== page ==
Antelope may look cute, but the Department of Conservation (DOC) says they are a terror to New Zealand’s native forest.

They came with European settlers, initially for food and the fiber of their coats as well as weed control.

Some have escaped or have been released and are thriving in the native forest. It is not known exactly how many there are – but it is estimated that there are several hundreds of thousands.

They are thought to occupy 14% of New Zealand – mostly on public conservation land.

But some efforts to control the pest are successful.

1News met hunter Jason Hart at Pirongia Forest Park in the Waikato region, and a target for DOC hunting efforts.

In the share, 843 bucks were killed in the 2021-2022 hunting operation, which involved 1427 hunting lodges on public conservation land. Another 200 goats were killed on private land nearby.

This was just one site in the Department of Conservation’s goat control program.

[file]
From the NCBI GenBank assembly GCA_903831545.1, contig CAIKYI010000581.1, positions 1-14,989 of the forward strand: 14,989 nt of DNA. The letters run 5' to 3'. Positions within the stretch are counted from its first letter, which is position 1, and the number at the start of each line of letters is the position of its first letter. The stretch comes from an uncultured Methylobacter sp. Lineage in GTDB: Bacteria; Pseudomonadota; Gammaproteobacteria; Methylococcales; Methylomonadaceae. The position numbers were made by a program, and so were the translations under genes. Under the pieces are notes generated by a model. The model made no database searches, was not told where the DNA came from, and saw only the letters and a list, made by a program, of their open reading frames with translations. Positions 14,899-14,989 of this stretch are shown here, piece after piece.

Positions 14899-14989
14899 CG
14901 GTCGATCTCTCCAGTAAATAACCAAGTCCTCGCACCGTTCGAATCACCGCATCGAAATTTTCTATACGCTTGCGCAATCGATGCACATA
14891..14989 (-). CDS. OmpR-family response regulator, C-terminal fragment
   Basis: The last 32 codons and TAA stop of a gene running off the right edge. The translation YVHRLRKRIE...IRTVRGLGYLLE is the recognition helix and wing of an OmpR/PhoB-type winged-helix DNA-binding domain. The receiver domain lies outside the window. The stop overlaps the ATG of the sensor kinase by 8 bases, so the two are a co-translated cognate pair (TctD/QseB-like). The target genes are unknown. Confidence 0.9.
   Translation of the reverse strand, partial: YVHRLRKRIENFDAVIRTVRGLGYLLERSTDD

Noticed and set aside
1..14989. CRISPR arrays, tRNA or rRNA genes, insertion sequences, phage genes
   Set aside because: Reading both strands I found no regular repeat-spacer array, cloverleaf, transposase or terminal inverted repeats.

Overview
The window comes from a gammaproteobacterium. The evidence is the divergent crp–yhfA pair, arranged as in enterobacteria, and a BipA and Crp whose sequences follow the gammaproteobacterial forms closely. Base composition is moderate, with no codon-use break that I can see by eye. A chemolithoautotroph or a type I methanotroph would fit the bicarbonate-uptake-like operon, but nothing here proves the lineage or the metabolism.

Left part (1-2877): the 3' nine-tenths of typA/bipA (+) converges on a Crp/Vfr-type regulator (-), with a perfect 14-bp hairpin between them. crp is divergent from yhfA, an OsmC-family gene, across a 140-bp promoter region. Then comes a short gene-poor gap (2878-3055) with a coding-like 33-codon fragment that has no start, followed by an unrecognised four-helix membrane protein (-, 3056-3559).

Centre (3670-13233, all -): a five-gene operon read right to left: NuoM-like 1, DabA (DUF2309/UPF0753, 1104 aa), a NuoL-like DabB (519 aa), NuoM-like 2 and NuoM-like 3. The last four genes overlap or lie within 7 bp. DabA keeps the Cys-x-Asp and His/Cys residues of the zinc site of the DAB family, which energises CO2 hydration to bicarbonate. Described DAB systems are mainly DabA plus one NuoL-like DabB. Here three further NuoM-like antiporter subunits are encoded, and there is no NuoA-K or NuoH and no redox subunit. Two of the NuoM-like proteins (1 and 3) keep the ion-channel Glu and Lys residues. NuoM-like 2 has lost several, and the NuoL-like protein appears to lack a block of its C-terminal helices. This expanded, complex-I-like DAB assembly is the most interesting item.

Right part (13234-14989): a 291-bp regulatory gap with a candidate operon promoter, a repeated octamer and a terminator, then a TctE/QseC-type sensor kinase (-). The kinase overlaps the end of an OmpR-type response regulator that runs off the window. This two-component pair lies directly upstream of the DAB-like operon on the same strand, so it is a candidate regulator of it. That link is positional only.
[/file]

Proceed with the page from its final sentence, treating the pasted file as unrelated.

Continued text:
“A good job at low density you might only get one or two in a week, but if you’re doing a knockdown operation the numbers can be fifty to a hundred in a day per shooter,” explained Hart.

“They specifically browse on a lot of the palatable species so they can breed very quickly and increase in numbers, so we need to be able to destroy them and keep them at a low level.”

The key to successful hunting operations was the specially bred dogs, Hart said.

“We use sniffer dogs, so they go out to hunt themselves and secure the bucks and then we use tracking dogs that sneak up on a scent and take you to the buck.”

DOC’s Tinaka Mearns said the type of damage goats can do to conservation land can be “devastating.

Wild goats in particular don’t really care about borders like we do and that’s why they cause a lot of destruction,” she said.

“The ultimate goal is to reduce the population we have here so we can see more of our forest come back.”

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